This picture is a couple weeks old.
I’d intended to write about this night when it was fresh. But life happened.
The night in this picture was one of those nights that was unplanned but magical.
The “hey my great uncle is coming over for dinner” text about two hours before the workday ends kind of night.
He was in town from California for a funeral.
“Can I get you something to drink?” I asked him.
“No, I’ve been sipping this vodka tonic since this afternoon.”
I pretended to take dishes to the sink, for the sole reason of grabbing my phone.
I had gone almost three hours without it.
I had to document this evening somehow.
Stories. Conversation. Red wine. Laughter.
Not what I had planned for my Monday night that week.
I remember thinking, “he might be the best story-teller I’ve ever heard.”
Every story he told was communicated with vivid detail.
Like a magician, I never knew where he was leading us but I was hooked.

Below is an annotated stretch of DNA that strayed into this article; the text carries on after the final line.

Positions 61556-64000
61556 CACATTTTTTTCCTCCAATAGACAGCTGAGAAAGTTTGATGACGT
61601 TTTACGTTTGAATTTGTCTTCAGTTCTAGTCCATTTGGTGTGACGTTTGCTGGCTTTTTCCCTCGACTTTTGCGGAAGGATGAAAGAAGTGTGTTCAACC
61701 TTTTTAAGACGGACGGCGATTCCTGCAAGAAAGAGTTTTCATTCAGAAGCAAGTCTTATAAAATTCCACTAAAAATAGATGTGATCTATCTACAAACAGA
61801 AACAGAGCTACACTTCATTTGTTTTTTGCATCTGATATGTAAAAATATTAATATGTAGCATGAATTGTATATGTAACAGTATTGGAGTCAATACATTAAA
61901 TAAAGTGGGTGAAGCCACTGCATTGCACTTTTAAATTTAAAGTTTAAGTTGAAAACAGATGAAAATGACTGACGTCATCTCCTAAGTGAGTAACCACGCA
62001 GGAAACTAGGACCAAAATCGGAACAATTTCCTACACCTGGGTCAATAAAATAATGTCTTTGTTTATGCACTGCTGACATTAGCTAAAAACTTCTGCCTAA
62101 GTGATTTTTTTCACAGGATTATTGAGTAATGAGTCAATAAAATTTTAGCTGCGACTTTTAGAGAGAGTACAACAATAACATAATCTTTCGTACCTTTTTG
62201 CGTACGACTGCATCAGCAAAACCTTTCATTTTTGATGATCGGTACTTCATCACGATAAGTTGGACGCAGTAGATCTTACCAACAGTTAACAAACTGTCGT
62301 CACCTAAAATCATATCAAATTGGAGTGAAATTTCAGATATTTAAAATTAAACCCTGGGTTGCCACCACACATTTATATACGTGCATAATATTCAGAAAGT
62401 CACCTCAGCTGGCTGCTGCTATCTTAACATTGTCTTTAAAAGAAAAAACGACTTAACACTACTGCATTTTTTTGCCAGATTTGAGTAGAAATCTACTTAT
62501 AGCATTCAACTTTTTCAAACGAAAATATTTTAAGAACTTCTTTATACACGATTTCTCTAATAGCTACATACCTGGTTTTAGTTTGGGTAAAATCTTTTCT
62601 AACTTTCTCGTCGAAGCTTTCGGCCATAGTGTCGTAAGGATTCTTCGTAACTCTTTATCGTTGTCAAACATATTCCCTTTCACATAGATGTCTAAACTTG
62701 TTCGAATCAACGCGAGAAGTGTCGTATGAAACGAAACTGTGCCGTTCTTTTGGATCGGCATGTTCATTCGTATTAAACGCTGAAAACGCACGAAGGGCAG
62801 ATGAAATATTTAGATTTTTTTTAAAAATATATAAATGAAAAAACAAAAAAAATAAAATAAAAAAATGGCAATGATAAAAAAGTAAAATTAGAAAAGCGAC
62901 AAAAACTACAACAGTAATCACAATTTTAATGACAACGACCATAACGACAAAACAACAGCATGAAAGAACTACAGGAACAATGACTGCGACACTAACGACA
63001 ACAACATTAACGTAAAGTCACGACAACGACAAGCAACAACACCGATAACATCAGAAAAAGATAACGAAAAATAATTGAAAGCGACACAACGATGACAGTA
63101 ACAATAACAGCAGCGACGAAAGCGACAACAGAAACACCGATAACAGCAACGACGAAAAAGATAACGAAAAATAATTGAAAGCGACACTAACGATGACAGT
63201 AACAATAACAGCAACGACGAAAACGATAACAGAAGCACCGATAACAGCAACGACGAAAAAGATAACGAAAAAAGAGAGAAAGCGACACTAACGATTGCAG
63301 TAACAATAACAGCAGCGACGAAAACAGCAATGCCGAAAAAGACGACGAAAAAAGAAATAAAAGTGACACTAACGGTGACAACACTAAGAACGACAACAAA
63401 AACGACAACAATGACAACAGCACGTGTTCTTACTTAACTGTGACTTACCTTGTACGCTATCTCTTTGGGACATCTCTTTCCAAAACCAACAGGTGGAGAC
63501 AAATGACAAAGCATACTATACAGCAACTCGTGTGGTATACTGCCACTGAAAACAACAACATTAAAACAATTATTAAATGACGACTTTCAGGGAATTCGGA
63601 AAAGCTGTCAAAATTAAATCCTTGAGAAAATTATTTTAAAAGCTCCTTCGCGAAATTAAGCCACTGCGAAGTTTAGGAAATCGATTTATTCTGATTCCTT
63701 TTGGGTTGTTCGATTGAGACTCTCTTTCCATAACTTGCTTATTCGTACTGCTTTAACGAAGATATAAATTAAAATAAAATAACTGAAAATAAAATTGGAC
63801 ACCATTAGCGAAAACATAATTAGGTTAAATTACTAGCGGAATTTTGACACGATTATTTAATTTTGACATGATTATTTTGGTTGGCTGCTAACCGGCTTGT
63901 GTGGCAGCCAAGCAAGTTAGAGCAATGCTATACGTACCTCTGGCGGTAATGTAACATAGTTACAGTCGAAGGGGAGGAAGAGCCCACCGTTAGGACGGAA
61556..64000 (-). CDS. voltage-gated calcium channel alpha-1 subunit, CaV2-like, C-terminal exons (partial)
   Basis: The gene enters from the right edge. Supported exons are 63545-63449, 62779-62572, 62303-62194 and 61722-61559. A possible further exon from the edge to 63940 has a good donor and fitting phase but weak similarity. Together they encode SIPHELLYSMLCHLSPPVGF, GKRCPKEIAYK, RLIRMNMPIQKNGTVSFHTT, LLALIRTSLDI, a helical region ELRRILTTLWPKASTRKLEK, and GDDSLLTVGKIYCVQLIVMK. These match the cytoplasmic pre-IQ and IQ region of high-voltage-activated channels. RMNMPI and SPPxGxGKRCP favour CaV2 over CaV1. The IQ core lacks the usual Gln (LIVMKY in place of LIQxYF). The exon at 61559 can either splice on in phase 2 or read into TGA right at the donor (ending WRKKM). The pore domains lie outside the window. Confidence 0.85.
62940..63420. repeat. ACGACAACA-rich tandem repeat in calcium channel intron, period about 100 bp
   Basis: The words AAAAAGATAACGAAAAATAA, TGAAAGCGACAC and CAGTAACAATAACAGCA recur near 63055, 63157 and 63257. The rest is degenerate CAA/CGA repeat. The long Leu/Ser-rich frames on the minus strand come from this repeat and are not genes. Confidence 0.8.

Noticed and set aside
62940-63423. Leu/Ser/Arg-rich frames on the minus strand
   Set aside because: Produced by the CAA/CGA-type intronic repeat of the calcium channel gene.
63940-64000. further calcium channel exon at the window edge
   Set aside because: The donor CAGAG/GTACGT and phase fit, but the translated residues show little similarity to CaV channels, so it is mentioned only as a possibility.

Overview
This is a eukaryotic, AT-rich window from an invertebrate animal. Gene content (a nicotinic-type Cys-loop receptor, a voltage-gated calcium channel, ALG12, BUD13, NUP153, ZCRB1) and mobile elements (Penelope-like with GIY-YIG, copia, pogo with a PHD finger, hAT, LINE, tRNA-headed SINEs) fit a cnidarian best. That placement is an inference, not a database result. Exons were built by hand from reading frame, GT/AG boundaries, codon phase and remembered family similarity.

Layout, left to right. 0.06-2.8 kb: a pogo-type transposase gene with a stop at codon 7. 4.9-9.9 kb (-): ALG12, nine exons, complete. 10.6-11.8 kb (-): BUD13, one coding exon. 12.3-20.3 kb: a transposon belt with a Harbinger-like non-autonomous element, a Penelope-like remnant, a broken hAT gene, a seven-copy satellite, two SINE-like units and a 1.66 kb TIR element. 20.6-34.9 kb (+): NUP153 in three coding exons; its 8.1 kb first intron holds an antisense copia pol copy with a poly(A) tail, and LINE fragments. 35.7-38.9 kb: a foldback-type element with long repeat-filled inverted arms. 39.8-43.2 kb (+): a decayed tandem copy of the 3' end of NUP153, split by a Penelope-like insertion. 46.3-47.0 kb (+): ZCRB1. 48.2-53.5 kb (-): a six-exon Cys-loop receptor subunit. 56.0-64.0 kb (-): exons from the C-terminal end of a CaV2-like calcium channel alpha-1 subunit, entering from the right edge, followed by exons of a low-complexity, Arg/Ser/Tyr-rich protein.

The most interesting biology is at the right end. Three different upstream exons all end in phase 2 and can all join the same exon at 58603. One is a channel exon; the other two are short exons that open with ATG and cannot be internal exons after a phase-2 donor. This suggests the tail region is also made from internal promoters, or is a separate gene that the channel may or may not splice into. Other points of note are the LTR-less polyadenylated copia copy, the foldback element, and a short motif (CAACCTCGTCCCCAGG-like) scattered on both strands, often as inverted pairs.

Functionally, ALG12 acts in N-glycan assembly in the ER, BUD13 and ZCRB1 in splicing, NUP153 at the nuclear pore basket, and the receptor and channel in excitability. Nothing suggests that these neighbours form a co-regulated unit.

You know people like that. They’re captivating.
I have been married to his niece’s daughter for 13 years. I’m her person. We know everything, good and bad, about each other.
But there were a dozen things about her I had never known until that Monday night.
Things she did. Things she said. Trouble she got in.
And there were even more about him I’d never heard.
Where he grew up. How he grew up. How he made a difference in the lives of young people. How he’s still making a difference.
How he encouraged a budding actor to go for it and chase his dreams.
Stories are a precious gift. They’re powerful. They communicate far more than the story that’s simply being told.
In them, we find ourselves. We find resonance. We find hope.
As I get older, I want to grow in my story-telling.
I want to be able to hold court around a long farm table while the red wine is poured where checking notifications on a phone is the furthest thing from anyone’s mind.
Like Great Uncle John does.